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RE: An argument for bridging information models and ontologies at the syntactic level

From: Kashyap, Vipul <VKASHYAP1@PARTNERS.ORG>
Date: Tue, 8 Apr 2008 21:50:04 -0400
Message-ID: <DBA3C02EAD0DC14BBB667C345EE2D1240236D4E6@PHSXMB20.partners.org>
To: "Alan Rector" <rector@cs.man.ac.uk>, "Samson Tu" <swt@stanford.edu>
Cc: <public-semweb-lifesci@w3.org>, <public-hcls-coi@w3.org>
Fundamentally, the only interpretation that works is to regard codes as being
"meta" to the ontology.  I.e. the individuals in the ontology are things in the
conceptualisation of the world - cases of diabetes, people, livers, etc. -
individual codes represent classes in the ontology.  
[VK] Agree. Codes represent classes in some ontology or information model.
 The entire information structure - HL7 or Archetypes  - in fact, is at a
[VK] Agree with this. In particular, the HL7/RIM has a very confusing
construction. It could be viewed as a meta-model but then it also has fields to
store patient data,
For e.g., one may view a class of lab values, say HbA1c as an instance of the
RIM Observation class (making it a meta-class), however, the RIM Observation
class also
has the value field for the value of those labs and is in some sense a
multi-layered representation, which is probably why it is so confusing.
It makes no sense to talk about the class of hypertensive patients except those
that fall into some subclass of hypertension, 
[VK] Wouldn't this translate to the difference between hypertension and its
 but it makes perfectly good sense to talk about the code for hypertension but
not its subcodes as being a valid filler for, say, a heading. 
[VK]  Do you mean the code associated with the class defined by the difference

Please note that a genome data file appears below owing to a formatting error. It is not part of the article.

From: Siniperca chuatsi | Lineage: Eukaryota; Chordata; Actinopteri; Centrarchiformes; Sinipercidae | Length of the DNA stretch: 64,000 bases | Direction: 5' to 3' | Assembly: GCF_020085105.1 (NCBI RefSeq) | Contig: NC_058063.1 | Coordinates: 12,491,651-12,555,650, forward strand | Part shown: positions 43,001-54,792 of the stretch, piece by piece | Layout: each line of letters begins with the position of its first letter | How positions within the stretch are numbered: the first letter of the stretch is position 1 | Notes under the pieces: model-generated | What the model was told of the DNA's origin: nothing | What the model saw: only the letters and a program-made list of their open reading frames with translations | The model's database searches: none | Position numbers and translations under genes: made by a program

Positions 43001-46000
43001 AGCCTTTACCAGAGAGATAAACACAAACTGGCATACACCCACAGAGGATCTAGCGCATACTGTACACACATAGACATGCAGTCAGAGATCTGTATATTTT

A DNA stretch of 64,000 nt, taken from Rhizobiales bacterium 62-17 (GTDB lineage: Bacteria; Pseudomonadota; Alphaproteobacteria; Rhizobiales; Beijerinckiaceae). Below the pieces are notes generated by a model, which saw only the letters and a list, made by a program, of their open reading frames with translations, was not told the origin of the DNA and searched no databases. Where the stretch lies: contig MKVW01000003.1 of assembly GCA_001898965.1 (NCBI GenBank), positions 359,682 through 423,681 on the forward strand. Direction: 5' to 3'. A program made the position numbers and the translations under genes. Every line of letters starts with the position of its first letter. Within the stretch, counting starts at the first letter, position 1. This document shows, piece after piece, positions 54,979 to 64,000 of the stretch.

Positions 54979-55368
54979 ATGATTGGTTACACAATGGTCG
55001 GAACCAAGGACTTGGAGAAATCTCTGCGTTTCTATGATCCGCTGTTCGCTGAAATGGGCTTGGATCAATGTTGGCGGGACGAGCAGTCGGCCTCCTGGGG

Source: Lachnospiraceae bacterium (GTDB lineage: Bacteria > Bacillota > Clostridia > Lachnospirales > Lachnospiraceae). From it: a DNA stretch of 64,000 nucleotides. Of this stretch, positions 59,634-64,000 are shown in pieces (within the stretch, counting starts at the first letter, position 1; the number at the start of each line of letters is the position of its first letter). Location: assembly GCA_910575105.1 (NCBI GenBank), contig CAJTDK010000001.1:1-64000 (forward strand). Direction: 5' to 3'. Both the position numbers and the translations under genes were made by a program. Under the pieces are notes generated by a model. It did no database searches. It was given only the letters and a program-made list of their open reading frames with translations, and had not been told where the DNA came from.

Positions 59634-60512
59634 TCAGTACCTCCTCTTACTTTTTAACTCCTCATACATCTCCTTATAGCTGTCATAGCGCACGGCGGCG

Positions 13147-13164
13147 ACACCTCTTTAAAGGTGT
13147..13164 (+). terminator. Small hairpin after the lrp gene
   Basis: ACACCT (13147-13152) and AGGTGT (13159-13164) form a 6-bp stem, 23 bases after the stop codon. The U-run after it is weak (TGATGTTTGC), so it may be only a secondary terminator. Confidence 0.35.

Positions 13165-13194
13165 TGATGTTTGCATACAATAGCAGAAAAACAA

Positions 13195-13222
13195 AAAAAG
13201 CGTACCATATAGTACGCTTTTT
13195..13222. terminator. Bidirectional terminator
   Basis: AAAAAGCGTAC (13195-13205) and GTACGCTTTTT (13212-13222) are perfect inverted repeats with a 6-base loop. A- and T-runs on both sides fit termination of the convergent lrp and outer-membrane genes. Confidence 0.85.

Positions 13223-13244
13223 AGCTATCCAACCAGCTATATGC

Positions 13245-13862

of hypertension and the subclass of hypertension referred to above?
I thought you proposed a transformation between these two representations in
your KR-MED paper. Looks like I am missing something here.
Look forward to further clarification.

	We are again in the process of doing such representations for both OCRe
and two commercial collaborations.  One thing I feel confident about from this
work is that a single level representation of the ontology of disorders of
patients and the information structures about them, including codes, does not
work.  We can often get away with approximations which ignore the difference for
specific applications. Because our tools for handling multi-layer
representations are poor, we sometimes have to, but the problem is fundamental.
	it isn't even a question of what formalism one uses.  
	[VK] I agree that the key issue is that of multi-layered representations
and one way could be to engineer a crisp layering. For instance, disallow
representation of lab values in the meta-model layer and represent them as
instances of the HbA1c class in the information
	model layer. As far as multuple applications are concerned, one could
define transformations to produce application specific data models. Am not sure
how this approach would work and any feedback on this would be useful.
	 Medicine involves
	* Pathophysiology - what we know about the patient
	* Clinical care - what we do to the patient based on our assessments of
the pathophysology of the patient
	* The record of that care and those assessments
	[VK] Curious to understand why you distinguish between record of
clinical care and clinical care? Is it because of versioning and provenance?
	Decisions often involve all three levels.  Our actions may be based on
whether or not a particular piece of information is present in teh record , our
uncertainty about its value , or is value. 

	As far as SNOMED-CT goes, to a first approximation, the distributed form
can be viewed as being "codes" in this sense and should not be taken as an
"ontology" the codes are individuals representing classes of patients.  The
"Ontology" is the underlying "stated form" which we rarely see. Unfortunately,
some of the things people try to do with SNOMED ignore this point, and the
documentation on the issue is confusing at best.
	[VK] Agree with this, The distinction between SNOMED-CT the underlying
ontology and SNOMED-CT the terminology (collection of codes) is important and
one must not confound one with the other. 

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Received on Wednesday, 9 April 2008 01:52:31 UTC

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